Three interesting arts/cultural events from our week:
(1) Monday night, Susan and I attended a book reading by the author of Under the Twisted Cross, an historical fiction novel based on her father's experience as a WWII prisoner of war in German territory. The author, Margaret Barnhart, happens to be a university colleague of mine. A good-sized crowd gathered in the Alumni and Foundation House across from the campus to listen to Margaret read a chapter from the book. It was a compelling section that ended in suspense; and before we left, we ordered a copy of the novel.
(2) The Alumni and Foundation was a co-sponsor of another event we attended this week: a performance of War of the Worlds, a radio drama performed for a live audience and broadcast simultaneously by a local radio station. Sneak Pique Productions, a new community theatre group of which I have been a part, includes several radio shows in each season, but this is the first one that Susan and I have attended. It was fun to find out the plot of a radio drama that is so famous (for the panicked reaction of listeners when it was first broadcast 72 years ago), to watch the cast and crew create the sound effects needed to make radio listeners' experience over the airwaves a realistic one, and to be called upon ourselves (along with the other audience members) to perform, murmuring and gasping on cue during the crowd scenes.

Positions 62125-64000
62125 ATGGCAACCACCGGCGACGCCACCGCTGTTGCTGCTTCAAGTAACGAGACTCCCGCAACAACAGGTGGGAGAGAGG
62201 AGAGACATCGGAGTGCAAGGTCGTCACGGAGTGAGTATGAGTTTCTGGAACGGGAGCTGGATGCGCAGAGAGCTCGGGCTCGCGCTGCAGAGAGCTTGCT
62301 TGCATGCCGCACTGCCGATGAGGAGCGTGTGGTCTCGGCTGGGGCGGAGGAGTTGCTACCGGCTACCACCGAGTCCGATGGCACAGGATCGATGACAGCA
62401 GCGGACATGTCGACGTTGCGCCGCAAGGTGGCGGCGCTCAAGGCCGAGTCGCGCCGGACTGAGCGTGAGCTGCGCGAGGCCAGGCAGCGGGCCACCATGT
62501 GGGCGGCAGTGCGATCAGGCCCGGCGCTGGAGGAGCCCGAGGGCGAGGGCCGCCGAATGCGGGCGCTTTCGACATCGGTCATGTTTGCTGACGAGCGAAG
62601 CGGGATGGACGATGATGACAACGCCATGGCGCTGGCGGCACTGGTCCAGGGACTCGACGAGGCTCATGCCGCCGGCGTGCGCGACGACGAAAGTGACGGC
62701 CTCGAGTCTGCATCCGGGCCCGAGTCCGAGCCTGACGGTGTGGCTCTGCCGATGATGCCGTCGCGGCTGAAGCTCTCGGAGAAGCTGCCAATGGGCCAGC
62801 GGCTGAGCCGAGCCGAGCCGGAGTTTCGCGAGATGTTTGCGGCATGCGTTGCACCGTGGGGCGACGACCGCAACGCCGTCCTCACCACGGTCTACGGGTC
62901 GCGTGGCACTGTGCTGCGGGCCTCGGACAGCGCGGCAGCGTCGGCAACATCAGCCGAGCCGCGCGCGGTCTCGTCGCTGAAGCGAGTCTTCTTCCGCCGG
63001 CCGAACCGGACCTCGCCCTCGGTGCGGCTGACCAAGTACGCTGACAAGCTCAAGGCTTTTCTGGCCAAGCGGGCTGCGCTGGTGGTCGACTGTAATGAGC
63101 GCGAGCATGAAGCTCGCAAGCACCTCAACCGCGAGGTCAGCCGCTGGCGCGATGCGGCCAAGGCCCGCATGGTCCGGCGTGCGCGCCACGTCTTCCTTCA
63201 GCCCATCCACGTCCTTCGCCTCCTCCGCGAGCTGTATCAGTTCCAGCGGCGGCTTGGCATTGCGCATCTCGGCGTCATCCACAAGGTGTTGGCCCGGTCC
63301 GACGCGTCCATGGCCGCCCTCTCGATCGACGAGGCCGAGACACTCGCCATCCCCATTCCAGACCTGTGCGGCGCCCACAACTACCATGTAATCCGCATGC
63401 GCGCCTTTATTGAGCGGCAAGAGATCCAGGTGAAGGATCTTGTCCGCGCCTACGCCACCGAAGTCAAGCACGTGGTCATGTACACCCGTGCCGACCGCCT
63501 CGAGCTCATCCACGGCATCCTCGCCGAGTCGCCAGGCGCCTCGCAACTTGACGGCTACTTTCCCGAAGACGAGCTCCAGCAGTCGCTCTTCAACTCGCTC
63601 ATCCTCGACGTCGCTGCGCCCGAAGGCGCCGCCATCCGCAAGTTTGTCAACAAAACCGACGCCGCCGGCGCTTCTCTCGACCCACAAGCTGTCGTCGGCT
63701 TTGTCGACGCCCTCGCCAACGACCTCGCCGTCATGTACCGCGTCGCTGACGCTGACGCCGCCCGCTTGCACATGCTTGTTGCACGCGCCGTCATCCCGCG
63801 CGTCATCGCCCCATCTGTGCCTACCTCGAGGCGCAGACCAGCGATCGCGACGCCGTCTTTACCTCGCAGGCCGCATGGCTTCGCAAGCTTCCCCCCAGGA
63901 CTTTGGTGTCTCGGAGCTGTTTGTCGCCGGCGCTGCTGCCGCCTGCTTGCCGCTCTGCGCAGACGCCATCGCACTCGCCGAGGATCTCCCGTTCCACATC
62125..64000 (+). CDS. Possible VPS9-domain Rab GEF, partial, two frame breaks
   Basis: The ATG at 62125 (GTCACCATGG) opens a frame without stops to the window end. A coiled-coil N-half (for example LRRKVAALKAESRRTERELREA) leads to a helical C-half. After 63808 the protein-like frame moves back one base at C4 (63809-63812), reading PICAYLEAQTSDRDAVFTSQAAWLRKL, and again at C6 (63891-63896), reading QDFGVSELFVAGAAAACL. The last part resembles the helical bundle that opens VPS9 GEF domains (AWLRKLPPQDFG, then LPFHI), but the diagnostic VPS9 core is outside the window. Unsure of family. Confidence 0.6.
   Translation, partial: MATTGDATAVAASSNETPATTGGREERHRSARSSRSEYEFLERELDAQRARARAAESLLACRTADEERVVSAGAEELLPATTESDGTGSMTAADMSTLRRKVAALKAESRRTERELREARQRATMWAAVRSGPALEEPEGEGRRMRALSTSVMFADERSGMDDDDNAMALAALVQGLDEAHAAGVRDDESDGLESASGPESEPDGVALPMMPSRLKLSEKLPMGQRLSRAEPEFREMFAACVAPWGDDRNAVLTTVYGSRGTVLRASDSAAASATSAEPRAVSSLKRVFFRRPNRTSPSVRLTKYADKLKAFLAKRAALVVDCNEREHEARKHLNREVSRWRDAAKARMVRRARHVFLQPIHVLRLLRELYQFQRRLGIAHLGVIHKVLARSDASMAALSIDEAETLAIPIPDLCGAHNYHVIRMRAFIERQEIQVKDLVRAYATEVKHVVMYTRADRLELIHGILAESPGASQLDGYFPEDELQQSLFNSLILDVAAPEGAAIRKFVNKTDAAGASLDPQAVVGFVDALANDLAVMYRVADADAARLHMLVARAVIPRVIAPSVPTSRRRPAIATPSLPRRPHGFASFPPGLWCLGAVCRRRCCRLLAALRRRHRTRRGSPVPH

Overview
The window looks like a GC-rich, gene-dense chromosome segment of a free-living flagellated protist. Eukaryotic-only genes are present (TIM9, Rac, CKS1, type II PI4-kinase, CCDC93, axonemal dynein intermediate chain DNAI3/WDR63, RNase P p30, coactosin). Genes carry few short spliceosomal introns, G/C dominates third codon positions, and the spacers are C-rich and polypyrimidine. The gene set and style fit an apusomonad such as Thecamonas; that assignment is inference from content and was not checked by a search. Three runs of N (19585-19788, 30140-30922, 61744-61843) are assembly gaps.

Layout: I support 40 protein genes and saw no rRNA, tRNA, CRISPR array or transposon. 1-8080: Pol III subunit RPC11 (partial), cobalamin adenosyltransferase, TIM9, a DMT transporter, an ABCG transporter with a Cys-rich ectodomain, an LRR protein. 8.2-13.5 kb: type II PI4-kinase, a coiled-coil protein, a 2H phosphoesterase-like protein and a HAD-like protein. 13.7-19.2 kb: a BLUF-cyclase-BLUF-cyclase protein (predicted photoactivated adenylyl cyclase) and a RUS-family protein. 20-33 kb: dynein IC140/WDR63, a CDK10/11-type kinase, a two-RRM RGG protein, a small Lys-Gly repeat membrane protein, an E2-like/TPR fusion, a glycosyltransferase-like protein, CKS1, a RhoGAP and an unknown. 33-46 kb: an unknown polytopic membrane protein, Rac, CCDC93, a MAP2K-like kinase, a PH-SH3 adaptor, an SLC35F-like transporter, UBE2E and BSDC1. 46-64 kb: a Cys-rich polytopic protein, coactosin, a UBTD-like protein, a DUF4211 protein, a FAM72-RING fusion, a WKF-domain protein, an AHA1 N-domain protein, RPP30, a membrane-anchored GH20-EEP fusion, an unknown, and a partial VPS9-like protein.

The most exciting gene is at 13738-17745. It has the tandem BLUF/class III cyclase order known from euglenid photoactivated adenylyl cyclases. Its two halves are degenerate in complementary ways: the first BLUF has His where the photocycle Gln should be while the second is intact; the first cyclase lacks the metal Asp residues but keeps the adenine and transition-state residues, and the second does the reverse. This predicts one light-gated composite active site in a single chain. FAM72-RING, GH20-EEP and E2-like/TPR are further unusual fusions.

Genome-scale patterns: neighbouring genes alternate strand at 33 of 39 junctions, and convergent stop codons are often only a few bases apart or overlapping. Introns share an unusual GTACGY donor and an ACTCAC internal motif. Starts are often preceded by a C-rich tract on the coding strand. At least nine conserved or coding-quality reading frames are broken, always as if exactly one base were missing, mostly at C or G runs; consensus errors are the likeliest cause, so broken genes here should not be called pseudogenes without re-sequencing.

(3) Tonight we brought the children with us to see Festival, a musical performed by the university theatre department. I had never heard of the show before, nor has anyone else with whom I've discussed it--so it was especially fun to see what to me was a "brand new" show (despite its being 31 years old). There were catchy tunes sung by several good voices in the cast, and the plot was buoyant and comedic and "feel-good" (overcoming the odds to be with one's true love). Our friend Josh is in the show playing, in one scene, a flamboyant ox-herd dressed in shiny psychedelic too-tight pants and singing about his unsuccessful search for his lost ox, Roger. Yep, not a lot of deep thinking required to enjoy this show, but enjoy it we did!